Human colonies on Mars could be built out of space bricks made from astronauts’ urine

BENGALURU, India —Building settlements on Mars may literally start in the bathroom! A new study is revealing how scientists are creating “space bricks” by mixing Martian soil with several substances — including a compound humans have in their urine.

Scientists made the bricks by mixing dust with urea, bacteria, guar gum, and nickel chloride with soil. From there, builders can pour the slurry into molds of any shape. Over a few days, the bacteria converts the urea into calcium carbonate crystals.

These crystals, as well as biopolymers the bacteria secretes, act as cement that holds the soil particles together. The new bricks, developed by researchers from the Indian Institute of Science, are less porous than others which researchers have tried to use to make Martian bricks. Bacteria can seep deep into the bricks’ pore spaces, while using their proteins to bind particles together, making them less porous and creating stronger bricks.

The new method can make complex shapes of brick, unlike a previous method the team used to try and make bricks from the Moon’s soil. That project ended up producing bricks that could only be cylindrical.

To begin with, the bacteria did not grow at all because soil on Mars is rich in iron, which is toxic for many organisms. Nickel chloride was the key ingredient that unlocked the process and made the soil hospitable for bacteria.

Environmental challenges await on Mars

The group now plans to investigate how Mars’ atmosphere and low gravity will affect the strength of space bricks. The Martian atmosphere is 100 times thinner than the Earth’s and is 95 percent carbon dioxide, which could significantly stunt bacterial growth.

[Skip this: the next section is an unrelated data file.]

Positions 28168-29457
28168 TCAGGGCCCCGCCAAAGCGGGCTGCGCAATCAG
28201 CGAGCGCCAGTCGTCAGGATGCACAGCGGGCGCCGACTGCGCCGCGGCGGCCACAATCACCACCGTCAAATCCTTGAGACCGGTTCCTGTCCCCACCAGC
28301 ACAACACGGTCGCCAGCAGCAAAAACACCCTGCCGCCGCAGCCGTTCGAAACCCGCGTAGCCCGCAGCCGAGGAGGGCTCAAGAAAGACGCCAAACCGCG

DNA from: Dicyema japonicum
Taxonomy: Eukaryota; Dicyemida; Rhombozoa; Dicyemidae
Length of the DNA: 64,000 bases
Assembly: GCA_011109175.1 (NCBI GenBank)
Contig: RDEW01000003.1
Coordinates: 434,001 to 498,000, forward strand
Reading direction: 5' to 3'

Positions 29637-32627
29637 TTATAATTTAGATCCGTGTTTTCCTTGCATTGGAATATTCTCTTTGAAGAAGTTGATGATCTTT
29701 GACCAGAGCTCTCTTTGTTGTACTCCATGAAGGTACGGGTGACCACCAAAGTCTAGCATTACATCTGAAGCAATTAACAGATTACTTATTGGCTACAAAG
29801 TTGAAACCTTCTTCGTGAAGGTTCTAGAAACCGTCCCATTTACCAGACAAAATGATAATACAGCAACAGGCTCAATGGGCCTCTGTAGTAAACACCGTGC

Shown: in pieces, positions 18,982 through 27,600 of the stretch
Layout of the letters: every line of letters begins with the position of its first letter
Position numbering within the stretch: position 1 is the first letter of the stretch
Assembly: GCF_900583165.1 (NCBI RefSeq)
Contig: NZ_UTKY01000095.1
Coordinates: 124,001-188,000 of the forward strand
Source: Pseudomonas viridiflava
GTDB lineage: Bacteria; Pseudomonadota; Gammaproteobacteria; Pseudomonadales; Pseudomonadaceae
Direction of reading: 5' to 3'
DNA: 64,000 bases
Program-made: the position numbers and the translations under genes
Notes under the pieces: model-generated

To try and test what would happen to the bricks in practice, the team made a Martian Atmosphere Simulator device that reproduces the atmospheric conditions of the red planet in a lab. The team also developed a lab-on-a-chip device that aims to measure bacterial activity in micro-gravity conditions.

With help from the Indian Space Research Organization, the team plans to send such devices into space, so that they can study the effect of low gravity on the bacterial growth.

“I’m so excited that many researchers across the world are thinking about colonizing other planets,” says senior author Dr. Aloke Kumar in a media release. “It may not happen quickly, but people are actively working on it.”

“This biological approach, coupled with a scalable casting method, towards manufacturing of bricks presents a promising and highly sustainable potential route for in situ utilization of structural elements on extra-terrestrial habitats,” the researchers write in the journal PLoS One.

South West News Service writer Gwyn Wright contributed to this report.

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